Bird Flu Database Will Help Track Future Outbreaks

By Shweta Iyer on March 9, 2014 2:06 PM EDT

Mallard
With bird flu cases on the rise each year, a team of scientists have compiled a database with information on every strain of the flu virus found in birds around the world, which will help track outbreaks. (Photo: Brendan Lally, CC BY 2.0)

Avian influenza, also known as the bird flu, is caused by flu strains that sicken birds. Some of these viruses are highly contagious and sometimes spread to humans, and in recent years, they've spread at increasing rates. To better understand these pathogens, a team of international scientists, for the first time, have created a comprehensive global inventory of the viral strains in birds. The scientists collated the data by reviewing more than 50 published studies and genetic data.

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The research was conducted as part of the USAID PREDICT project, and was published in the open-source journal PLoS One. The scientists identified over 116 avian flu strains, a number that's two times the known number of strains in domestic birds and 10 times more than those found in humans. The prevalence of variety of these strains changed from one area to another.

Avian flu is almost unpredictable. Strains which were earlier known to be pathogenic only to birds have suddenly started infecting humans as well. In 2013, the H7N9 virus infected humans in China, leading to an outbreak with 144 cases by the end of the year. To date, there have been more than 300 clinical cases of H7N9, with a 33 percent mortality rate. Health officials were caught unaware because the strain had never sickened humans before. Earlier this year, in China, an avian flu strain H10N8 was detected in humans for the first time.

The transmission of the avian flu from birds to humans mainly comes from handling dead, infected birds. Three-quarters of the people who contracted the H7N9 virus had come in contact with domestic poultry. Although the viral strains often originate in wild birds, its spread among poultry and other livestock makes humans more susceptible to contracting it.

The scientists created the global avian flu inventory to better understand and monitor the different viruses. It will also enable health officials around the world to better tackle a future outbreak. "This snapshot of the world of flu virus diversity in birds is the outcome of many years of ecology and evolution, as viewed through the lens of surveillance methods utilized by scientists from around the world," said study lead author Dr. Sarah Olson, associate director of wildlife epidemiology at the Wildlife Conservation Society, in a statement.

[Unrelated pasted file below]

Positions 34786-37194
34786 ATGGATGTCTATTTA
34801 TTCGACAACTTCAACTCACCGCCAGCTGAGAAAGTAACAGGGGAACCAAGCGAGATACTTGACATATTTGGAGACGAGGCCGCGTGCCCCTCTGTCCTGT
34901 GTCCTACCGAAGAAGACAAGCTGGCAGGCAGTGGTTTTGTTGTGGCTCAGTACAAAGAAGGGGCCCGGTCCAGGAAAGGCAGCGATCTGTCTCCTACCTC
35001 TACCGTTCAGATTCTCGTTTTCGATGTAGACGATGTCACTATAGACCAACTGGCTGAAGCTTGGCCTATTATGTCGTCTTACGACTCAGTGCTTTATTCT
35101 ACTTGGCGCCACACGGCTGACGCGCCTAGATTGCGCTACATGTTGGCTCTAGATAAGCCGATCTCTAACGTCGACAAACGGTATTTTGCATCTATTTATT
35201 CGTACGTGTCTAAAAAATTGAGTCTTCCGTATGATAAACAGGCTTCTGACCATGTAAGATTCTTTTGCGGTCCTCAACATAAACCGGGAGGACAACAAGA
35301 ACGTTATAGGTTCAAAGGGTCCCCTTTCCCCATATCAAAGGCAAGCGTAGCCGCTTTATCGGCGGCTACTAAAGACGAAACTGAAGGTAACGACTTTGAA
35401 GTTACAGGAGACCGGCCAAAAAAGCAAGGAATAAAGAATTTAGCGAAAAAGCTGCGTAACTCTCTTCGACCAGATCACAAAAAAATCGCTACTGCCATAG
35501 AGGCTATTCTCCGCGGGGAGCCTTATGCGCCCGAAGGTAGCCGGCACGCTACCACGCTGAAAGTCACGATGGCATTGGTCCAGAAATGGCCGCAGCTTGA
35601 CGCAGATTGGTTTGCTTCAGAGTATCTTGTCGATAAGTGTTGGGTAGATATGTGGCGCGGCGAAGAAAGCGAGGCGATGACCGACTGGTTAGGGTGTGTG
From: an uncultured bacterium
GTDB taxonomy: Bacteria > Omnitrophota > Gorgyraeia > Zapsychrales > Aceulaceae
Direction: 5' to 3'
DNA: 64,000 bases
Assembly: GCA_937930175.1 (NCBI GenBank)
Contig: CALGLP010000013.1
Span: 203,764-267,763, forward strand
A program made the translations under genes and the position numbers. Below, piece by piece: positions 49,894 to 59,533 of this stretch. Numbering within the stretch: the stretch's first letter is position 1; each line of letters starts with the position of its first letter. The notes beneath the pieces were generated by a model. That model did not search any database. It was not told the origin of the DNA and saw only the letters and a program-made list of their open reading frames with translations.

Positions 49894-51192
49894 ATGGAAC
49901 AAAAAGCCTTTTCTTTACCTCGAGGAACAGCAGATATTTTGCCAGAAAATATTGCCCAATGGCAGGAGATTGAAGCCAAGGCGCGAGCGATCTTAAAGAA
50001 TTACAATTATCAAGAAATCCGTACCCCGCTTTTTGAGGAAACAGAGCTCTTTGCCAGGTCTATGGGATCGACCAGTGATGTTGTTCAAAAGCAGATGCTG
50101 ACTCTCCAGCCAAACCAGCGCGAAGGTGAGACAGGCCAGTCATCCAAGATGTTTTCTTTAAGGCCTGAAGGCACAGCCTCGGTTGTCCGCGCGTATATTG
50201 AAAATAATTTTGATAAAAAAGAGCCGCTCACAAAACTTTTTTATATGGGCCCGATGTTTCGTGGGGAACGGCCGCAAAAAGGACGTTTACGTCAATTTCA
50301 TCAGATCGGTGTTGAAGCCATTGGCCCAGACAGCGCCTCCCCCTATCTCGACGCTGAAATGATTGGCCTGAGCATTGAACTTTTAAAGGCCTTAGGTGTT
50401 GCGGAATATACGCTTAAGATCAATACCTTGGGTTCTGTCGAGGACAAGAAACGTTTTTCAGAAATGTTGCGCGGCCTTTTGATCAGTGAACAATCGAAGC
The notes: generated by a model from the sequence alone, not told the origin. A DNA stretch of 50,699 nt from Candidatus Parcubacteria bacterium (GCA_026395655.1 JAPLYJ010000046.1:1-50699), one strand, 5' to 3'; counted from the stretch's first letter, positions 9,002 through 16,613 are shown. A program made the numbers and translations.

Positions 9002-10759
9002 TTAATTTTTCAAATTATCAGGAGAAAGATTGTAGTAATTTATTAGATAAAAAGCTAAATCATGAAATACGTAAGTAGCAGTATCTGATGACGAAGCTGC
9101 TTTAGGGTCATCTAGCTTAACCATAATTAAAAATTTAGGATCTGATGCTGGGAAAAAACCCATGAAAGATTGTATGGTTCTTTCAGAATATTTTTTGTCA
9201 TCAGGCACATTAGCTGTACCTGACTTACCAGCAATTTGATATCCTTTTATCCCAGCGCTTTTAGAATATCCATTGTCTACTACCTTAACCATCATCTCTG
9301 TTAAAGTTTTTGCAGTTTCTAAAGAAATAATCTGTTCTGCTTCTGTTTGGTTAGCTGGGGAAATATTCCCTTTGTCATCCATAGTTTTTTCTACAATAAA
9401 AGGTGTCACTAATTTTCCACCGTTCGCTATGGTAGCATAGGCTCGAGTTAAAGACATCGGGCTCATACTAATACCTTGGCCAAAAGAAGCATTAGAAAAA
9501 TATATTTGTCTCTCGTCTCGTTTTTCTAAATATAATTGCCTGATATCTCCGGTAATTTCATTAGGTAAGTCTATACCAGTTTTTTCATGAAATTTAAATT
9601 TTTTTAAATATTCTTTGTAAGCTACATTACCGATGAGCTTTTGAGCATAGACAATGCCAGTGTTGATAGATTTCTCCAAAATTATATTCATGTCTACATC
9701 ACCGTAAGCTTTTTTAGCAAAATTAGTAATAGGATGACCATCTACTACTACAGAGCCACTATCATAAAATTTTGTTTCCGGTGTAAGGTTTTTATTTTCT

In order to correctly analyze and treat a particular disease it is important to accurately identify the source. But tracking the natural diversity in viruses can be a difficult task since they are so widespread. So the researchers introduced a new method, similar to the one used by ecologists, where they estimated the diversity of flu viruses in a particular location. With this approach, health authorities can design surveillance programs to detect a given percentage of flu virus diversity.

The scientists also identified flu diversity in the bird hosts that carry them. Mallards carry the highest number of strains (89), while ruddy turnstones hold the second most, at 45. The scientists concluded that strains that were widespread among many types of wild birds were more likely to spread among domestic birds too, therefore increasing the risk of a spillover scenario, in which the virus transfers to other species like humans. They also noted that some strains could be specific to certain bird types. For example, gulls and shorebirds carried ten strains that have not been identified in any other bird.

"This inventory isn't about blaming wild birds, but it allows us to map what we know, and informs our understanding of what drives viral diversity and the emergence of rare viral strains that can infect people," Olson said in the release. "Given that flu viruses can jump from domestic poultry to people, ongoing efforts at improving biosecurity at poultry farms and markets remain key to outbreak prevention."

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